High performance HMIs: Harsher safety standards transform the HMI landscape
July 22, 2010 by Hector Perez
A new era of the human-machine interface (HMI) is upon us. Harsher safety and compliance standards have persuaded many operating companies to replace their “traditional” graphics with high-performance HMIs – a move that is sure to make life easier for plant operators everywhere.
When graphic operator display capabilities were first introduced into distributed control systems (DCS) in the late 1970s, there were no guidelines for the effective design of human interfaces. Rather, they were designed based upon existing plant piping and instrumentation diagrams (P&IDs), which were the best available schematic representations of the plant.
These P&ID-based displays were then “sprinkled” with live numbers and a variety of attributes (such as colors, blinking, and shape changes) that conveyed operational data. The tradition of building process operating graphics in this manner persists to this day.
There’s one glaring problem with this “traditional” type of graphic display: it does not provide the plant operator with the level of situation awareness necessary to safely and proactively manage the process.
For starters, there is generally too much data on the screen, and too much interpretation required by the operator, before appropriate actions can be taken. This slows their responses and sometimes even obscures critical process problems, forcing them into a mode of reacting to alarms rather than proactively managing the process.
If we expect operators to proactively manage the process and take actions before alarms occur, they must have an HMI that enables them to do so. Below are a few tips to take your HMI interface to the next level of performance.
Phase 1: Determining your style
The first step in developing a High-Performance HMI is to develop a philosophy and style guide. These documents describe design criteria and specific rules for consistent high performance graphics.
The principles and best practices embodied in a High Performance HMI are communicated in the philosophy document. This document is intended to be independent of any DCS manufacturer. The philosophy should cover the life cycle of the HMI including the design, implementation, performance monitoring, ongoing modification, and management of change.
The style guide is a very detailed document that is specific to the type of DCS employed. It covers the methods for designing displays for a specific DCS that are consistent with the philosophy document, including such things as layouts, hierarchies, backgrounds, and objects. Separate style guides are required for each type of DCS at a site. These documents are for the use of the operating company and its contractors.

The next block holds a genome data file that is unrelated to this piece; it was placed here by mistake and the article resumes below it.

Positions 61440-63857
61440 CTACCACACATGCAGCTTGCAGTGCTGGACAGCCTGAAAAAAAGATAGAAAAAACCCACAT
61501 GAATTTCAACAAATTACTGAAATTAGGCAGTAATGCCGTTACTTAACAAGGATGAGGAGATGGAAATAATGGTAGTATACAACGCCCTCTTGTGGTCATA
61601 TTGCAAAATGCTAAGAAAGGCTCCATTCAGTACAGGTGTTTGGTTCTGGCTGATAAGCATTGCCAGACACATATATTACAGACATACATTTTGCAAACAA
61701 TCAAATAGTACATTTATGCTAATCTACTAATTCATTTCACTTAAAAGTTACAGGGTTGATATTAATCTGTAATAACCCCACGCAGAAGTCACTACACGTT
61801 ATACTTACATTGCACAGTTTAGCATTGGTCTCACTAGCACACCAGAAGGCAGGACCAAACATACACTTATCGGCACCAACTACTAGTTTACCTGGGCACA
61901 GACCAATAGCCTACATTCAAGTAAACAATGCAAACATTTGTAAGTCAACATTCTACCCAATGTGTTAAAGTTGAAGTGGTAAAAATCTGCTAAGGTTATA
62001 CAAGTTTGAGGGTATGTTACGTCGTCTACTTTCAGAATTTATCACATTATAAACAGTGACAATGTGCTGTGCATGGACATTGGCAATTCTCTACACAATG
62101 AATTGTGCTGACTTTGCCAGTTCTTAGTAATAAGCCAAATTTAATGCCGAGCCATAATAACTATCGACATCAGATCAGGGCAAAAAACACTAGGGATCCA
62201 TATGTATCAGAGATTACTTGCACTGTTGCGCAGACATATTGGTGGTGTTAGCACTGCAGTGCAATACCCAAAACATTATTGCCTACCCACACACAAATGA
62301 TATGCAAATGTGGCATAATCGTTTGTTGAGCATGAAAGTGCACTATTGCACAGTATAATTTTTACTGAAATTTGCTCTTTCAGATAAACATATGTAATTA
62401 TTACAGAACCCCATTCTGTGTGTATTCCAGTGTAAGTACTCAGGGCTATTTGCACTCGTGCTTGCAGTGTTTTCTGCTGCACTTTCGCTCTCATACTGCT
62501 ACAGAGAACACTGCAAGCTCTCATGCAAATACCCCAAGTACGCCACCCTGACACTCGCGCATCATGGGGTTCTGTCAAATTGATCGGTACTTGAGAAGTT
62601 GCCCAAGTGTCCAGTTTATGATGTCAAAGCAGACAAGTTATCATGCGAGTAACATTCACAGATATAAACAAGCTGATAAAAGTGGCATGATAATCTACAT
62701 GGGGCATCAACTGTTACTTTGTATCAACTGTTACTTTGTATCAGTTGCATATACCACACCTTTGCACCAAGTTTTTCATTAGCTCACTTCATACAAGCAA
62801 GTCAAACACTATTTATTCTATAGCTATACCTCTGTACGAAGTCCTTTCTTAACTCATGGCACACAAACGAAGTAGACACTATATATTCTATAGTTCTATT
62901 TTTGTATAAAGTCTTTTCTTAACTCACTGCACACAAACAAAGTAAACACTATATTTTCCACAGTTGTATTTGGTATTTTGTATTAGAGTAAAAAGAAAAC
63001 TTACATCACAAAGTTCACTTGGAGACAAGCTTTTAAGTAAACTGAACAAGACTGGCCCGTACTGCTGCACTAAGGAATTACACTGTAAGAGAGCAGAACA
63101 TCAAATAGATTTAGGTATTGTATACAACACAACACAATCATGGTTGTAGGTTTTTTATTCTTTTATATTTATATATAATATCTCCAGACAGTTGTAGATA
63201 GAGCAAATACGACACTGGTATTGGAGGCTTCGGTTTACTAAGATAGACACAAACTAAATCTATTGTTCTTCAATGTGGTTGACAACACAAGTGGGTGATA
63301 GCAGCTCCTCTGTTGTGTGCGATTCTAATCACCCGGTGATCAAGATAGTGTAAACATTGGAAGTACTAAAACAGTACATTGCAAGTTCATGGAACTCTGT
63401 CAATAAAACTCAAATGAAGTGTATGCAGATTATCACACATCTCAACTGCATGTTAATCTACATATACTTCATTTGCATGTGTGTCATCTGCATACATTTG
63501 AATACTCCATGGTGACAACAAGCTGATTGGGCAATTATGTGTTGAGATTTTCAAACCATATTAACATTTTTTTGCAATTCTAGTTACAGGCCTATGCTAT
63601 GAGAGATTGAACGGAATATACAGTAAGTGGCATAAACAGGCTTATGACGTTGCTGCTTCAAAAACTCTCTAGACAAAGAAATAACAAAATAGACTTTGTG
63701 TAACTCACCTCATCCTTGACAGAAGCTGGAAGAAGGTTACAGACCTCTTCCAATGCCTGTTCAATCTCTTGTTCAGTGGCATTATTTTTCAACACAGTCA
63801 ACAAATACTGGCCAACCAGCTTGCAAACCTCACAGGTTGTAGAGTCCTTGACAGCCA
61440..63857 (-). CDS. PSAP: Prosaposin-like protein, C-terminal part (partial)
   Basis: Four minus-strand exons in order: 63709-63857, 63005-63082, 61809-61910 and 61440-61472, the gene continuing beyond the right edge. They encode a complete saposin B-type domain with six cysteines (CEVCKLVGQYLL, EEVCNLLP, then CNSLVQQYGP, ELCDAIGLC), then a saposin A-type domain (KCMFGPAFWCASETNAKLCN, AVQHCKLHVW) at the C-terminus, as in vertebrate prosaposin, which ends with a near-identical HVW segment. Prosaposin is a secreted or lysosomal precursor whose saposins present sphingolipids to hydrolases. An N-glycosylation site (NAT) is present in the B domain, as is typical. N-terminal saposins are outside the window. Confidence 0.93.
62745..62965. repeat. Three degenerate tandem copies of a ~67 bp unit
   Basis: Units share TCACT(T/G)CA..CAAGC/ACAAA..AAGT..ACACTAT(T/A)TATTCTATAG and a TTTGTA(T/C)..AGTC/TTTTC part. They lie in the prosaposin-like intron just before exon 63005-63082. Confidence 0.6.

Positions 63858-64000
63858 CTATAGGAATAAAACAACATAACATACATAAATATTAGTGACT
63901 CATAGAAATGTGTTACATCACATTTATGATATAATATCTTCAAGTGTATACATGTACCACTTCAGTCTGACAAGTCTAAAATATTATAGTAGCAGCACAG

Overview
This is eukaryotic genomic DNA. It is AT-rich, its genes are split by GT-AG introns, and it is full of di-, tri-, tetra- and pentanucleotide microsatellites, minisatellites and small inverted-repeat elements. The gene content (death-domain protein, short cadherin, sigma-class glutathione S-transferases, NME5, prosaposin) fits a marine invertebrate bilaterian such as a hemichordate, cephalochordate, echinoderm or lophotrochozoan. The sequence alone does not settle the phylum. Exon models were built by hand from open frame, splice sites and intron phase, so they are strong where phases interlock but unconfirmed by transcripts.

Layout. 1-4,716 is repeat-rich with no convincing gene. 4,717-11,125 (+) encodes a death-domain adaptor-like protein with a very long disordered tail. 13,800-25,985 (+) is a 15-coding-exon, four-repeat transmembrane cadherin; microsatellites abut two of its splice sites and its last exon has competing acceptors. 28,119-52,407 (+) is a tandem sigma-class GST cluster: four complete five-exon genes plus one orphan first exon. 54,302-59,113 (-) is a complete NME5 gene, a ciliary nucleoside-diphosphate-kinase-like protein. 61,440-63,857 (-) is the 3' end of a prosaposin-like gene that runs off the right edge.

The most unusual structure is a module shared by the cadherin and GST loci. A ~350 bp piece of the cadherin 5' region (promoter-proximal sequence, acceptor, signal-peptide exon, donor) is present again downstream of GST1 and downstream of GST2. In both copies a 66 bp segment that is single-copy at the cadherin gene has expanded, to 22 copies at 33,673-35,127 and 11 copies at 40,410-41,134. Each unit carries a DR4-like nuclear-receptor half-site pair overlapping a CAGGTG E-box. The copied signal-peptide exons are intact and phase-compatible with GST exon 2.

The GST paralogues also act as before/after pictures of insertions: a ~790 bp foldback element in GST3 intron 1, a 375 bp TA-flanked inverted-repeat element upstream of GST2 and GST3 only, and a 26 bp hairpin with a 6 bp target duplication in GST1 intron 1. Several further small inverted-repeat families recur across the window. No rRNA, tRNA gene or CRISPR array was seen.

Once the HMI philosophy and style guide documents are in place, the next step is to assess the existing operating graphics for compliance to established best practices. The assessment will justify the need for an HMI improvement project.
As an example, the following is a subset of an assessment of Figure 1 (a “traditional” HMI):
• Alarm colours are used for multiple statuses (red is used for the tank T-101 name, the alarm box around LC-101, and the stopped pump).
• The graphic is rendered 3D, not 2D.
• The background is black, not grey
From this, one can see that Figure 1 has significant room for improvement.
An additional concern when assessing your traditional operating graphics is that, since they are usually based upon plant P&IDs, there is generally no single display that provides an overview of the operator’s entire scope of responsibility. This underscores the need to assess what’s not there in the existing graphic, as well as what is.
Phase 2: Data gathering and HMI design
Development of High-performance HMIs demands a thorough understanding of your plant’s process along with the necessary operator actions for controlling it in various scenarios. The next step, therefore, is to determine specific performance goals for the control of the process. These may include such things as energy usage, quality targets, and production rates. The primary question to ask yourself during this analysis is, “What are the goals of this unit?”.